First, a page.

Walking in Spain
We had a couple of days of scorchio weather but then it turned decidedly 'British summer'. There have been warm, sunny spells, a day of rain and thunder and a couple of April showers type days. In the afternoons the wind tends to pick up a bit and send all the boats dancing around their anchors.
We've been joined up river by a couple more ex-Lagos-ees, John and Gilly on Riverdancer and Pat and Duncan on Red Snapper. It's been very sociable.
Looking upriver from the Spanish side
The countryside here is good for walking with tracks on both sides of the river. In Spain the long distance path GR114 runs for 800km; we only managed about 9km of that. The tracks are marked with horizontal stripes painted on rocks, posts or walls, although it can sometimes be hard to spot them. If you turn the wrong way there will usually be a painted X.
After spending Sunday stuck on the boat due to rainy weather, by Monday I was itching to get to land for a walk. The weather was still mixed with some dark clouds looming to the north, but 11 of us set off on the Spainish side along on old Roman road that petered out into a dirt track that wound around the small hills, surrounded by grassy fields and olive trees. It turned out later that we took a wrong turn and left the GR route, but it didn't matter as the way we went was lovely - rolling green hills and wildflower meadows. The rain unfortunately didn't stay away and threw down a shower at us, the olive tree we sheltered under to ended up being not that dry as the raindrops quickly found a way through the small leaves.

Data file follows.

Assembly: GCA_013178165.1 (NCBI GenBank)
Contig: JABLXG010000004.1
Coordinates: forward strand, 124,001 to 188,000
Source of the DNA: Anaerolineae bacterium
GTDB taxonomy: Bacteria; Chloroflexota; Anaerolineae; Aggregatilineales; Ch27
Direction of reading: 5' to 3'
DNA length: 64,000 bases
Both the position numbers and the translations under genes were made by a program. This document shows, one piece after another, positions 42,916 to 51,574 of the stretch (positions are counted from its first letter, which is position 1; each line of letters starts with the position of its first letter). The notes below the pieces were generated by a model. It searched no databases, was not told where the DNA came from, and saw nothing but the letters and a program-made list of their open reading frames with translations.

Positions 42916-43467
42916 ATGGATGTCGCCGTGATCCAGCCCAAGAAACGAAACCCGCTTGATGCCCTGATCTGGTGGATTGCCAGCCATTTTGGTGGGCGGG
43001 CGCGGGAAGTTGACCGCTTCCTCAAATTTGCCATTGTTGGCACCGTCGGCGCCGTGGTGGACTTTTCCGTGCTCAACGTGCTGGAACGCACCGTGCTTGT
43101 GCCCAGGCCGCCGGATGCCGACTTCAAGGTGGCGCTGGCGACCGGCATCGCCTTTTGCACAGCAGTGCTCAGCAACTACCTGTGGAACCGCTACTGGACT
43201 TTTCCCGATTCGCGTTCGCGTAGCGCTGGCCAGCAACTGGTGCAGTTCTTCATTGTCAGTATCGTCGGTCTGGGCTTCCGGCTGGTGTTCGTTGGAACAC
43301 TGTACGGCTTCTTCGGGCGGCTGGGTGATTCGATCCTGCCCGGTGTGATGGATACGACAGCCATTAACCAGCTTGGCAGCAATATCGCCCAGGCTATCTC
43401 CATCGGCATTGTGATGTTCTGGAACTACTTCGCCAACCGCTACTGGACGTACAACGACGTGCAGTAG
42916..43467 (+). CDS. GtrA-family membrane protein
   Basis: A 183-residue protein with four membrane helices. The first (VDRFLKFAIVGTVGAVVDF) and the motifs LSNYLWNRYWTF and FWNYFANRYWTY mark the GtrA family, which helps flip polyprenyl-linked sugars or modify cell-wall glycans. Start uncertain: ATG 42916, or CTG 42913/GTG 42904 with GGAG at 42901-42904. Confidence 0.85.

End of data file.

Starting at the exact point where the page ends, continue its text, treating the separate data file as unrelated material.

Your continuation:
Soggy socks under the table whilst we have a beer at the end of the walk
The next day's walk was on the Portuguese side along the 'Via Algarvaria', only 300km to Cape St. Vincent! We haven't yet found any tracks that allows us to make circular routes so it's been out and back along the same path. The Portuguese side is more scrubby with shrubs and trees and less grass. We passed a grove of cork trees that had been harvested. The wide track followed the river for a while and then headed up into the hills giving a good view further up river. On our way back we met an 81 year old man who'd been at his allotment, he have us a satsuma each and we attempted some conversation. Angeliquewas better than me and I struggled to make out what he was saying until he mentioned Margaret Thatcher , the ferro senhora! Very random.